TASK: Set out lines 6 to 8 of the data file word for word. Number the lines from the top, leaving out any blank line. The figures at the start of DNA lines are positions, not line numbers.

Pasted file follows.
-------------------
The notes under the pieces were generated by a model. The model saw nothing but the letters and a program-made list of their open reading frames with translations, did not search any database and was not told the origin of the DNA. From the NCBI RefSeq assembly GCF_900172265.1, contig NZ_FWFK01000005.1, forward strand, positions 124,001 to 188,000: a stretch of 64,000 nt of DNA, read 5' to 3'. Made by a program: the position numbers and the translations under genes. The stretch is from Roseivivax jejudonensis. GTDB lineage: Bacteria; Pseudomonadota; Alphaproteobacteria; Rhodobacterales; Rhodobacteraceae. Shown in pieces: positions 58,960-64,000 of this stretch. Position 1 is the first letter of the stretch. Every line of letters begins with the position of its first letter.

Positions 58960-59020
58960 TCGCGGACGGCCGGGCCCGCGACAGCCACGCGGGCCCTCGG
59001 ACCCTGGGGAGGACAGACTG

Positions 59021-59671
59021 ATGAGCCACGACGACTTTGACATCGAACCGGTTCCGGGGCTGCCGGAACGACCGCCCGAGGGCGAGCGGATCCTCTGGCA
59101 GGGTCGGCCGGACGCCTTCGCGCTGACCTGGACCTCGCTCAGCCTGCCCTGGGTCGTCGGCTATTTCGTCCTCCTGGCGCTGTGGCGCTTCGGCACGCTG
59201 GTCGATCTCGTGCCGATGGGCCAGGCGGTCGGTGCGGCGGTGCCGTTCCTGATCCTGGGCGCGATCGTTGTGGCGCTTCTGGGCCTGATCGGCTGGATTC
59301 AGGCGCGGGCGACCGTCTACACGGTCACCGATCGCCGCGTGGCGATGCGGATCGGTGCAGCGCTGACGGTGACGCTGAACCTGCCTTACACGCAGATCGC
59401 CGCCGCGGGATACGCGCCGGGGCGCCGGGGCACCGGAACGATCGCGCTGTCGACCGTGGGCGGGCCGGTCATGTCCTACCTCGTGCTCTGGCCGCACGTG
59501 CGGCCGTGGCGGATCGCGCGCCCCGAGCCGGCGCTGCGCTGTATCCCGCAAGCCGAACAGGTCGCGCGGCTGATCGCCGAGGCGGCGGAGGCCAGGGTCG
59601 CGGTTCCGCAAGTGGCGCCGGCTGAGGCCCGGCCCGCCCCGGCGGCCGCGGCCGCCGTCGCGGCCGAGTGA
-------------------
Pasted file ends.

59021 ATGAGCCACGACGACTTTGACATCGAACCGGTTCCGGGGCTGCCGGAACGACCGCCCGAGGGCGAGCGGATCCTCTGGCA
59101 GGGTCGGCCGGACGCCTTCGCGCTGACCTGGACCTCGCTCAGCCTGCCCTGGGTCGTCGGCTATTTCGTCCTCCTGGCGCTGTGGCGCTTCGGCACGCTG
59201 GTCGATCTCGTGCCGATGGGCCAGGCGGTCGGTGCGGCGGTGCCGTTCCTGATCCTGGGCGCGATCGTTGTGGCGCTTCTGGGCCTGATCGGCTGGATTC